VSAT and dedicated IoT connectivity keys to digitalisation
Better onboard bandwidth is becoming essential for reliability, safety, and crew care
PROMPTED in part by the Covid-19 pandemic, the maritime industry is increasingly relying on digital processes to realise operating efficiencies; this digitalisation has highlighted the need for two important drivers — high-speed VSAT connectivity and dedicated IoT connectivity.
The importance of VSAT (very small aperture terminal) connectivity has been particularly evident during recent months as data consumption increased markedly amidst the pandemic.
There were substantial increases for both operational and crew data use. For example, Covid-19 forced a pivot to remote surveys as the norm, proving workable and much cheaper than sending a person vessel by vessel. Crew welfare during the pandemic became a focal point, with major fleets providing more internet, voice, and content than previously offered to keep crew connected to home.
There has been a more urgent push to connect every device and machine; digitalisation is helping the entire maritime industry evolve. Fast, reliable VSAT connectivity from a high throughput satellite (HTS) network supports these important uses of data on board, from streaming content to conducting telehealth sessions.
With limited, expensive, or slow bandwidth, there is a missed opportunity for getting the most functionality from onboard connectivity. For these reasons, vessels large and small are continuing to migrate from legacy L-band connectivity solutions to fast Ku-band VSAT services powered by HTS networks. Whether it is a tanker, containership, or small fishing fleet, vessels and their operators increasingly rely on being connected.
Beyond crew and operational communications, satellite connectivity is also playing a major role in vessel optimisation through the emergence of IoT services. Getting information from a vessel to shore is essential for bringing the maritime ecosystem into the digital age.
Real-time data from the vessel’s equipment is the starting point for performance optimisation. However, the ship’s bandwidth is constantly contested by other users, so there are data limits that prevent an IoT service company from scaling its digital business properly. Furthermore, this limited bandwidth poses a bottleneck for any required video troubleshooting.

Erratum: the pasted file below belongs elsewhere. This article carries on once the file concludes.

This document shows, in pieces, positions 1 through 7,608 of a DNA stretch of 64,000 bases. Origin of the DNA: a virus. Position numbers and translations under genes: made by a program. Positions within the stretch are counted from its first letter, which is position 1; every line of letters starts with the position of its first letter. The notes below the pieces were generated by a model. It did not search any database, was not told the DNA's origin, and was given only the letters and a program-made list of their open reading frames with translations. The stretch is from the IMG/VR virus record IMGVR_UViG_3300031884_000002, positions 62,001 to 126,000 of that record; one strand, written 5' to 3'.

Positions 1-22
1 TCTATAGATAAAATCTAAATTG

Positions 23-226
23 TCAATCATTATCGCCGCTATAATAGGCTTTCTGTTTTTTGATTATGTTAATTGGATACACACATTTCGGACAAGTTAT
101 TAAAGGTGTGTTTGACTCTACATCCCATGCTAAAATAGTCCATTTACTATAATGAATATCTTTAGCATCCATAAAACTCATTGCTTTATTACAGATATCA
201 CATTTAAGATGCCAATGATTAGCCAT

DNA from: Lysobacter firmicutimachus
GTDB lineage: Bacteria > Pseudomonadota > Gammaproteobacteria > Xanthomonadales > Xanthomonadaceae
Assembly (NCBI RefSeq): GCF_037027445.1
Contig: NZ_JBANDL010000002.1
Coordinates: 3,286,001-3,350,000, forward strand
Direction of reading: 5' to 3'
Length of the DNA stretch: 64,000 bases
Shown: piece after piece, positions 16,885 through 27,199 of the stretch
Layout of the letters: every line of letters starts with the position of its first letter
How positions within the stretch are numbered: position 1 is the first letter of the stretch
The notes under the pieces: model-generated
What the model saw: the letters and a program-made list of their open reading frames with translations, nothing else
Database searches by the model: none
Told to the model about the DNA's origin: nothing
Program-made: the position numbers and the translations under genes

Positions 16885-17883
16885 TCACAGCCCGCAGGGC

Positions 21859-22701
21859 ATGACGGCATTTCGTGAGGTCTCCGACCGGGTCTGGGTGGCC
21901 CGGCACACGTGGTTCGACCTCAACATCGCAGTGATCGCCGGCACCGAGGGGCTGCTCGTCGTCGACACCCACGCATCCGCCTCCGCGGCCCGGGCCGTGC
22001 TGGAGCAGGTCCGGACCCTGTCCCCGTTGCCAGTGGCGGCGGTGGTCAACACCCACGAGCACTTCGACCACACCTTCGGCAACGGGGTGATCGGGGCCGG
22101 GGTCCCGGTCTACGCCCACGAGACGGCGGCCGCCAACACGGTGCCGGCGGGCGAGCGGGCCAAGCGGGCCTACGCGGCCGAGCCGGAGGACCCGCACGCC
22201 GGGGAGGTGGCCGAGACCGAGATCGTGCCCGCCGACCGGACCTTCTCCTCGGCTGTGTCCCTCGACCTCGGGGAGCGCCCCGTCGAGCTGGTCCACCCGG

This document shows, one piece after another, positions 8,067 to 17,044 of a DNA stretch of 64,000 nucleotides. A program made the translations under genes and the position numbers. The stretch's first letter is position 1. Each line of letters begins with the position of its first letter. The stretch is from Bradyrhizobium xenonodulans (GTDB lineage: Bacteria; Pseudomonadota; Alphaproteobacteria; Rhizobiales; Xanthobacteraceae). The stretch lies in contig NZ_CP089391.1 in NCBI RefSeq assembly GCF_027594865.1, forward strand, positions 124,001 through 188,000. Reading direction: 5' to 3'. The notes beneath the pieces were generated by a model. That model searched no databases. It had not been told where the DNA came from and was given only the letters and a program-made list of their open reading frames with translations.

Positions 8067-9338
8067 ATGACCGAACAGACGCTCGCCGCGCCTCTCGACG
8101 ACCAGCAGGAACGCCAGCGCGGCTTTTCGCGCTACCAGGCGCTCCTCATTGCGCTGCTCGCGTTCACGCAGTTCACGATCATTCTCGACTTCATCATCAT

There needs to be high-speed internet connectivity to enable video troubleshooting while the vessel is at sea, which saves time and money in port. Network management and cybersecurity issues must also be addressed as shipowners often restrict access for external parties. Therefore, a dedicated IoT connectivity solution is critically important for reducing cyber risks by keeping OT (operational technology) data flow separate from the vessel’s IT data flow.
Satellite connectivity designed for IoT is the key to being able to provide these services while the vessel is at sea and out of range of cellular signals.
The adoption of digital processes to increase operating efficiencies has been accelerated by the pandemic, which has put a spotlight on the need for remote maintenance. Often however, an IoT company is not in control of connectivity from the vessel and must rely on slow, intermittent communications or cellular communications at port. This prevents continuous real-time IoT data transfer and the ability to take action at sea. Dedicated IoT connectivity enables shoreside monitoring of the assets onboard a ship, with the ability to do video interventions to fix problems in real time, reducing maintenance costs and delays in port.
Digitalisation is proving to be a transformative tool for the maritime industry, and with fast VSAT connectivity and a dedicated IoT connectivity solution, the pace of maritime digitalisation will continue to accelerate.
Sven Brooks, KVH Senior Director for IoT Business Development, will be a key speaker on Lloyd’s List’s 17 March webinar The Future of Shipping: How to digitalise. Register here to attend.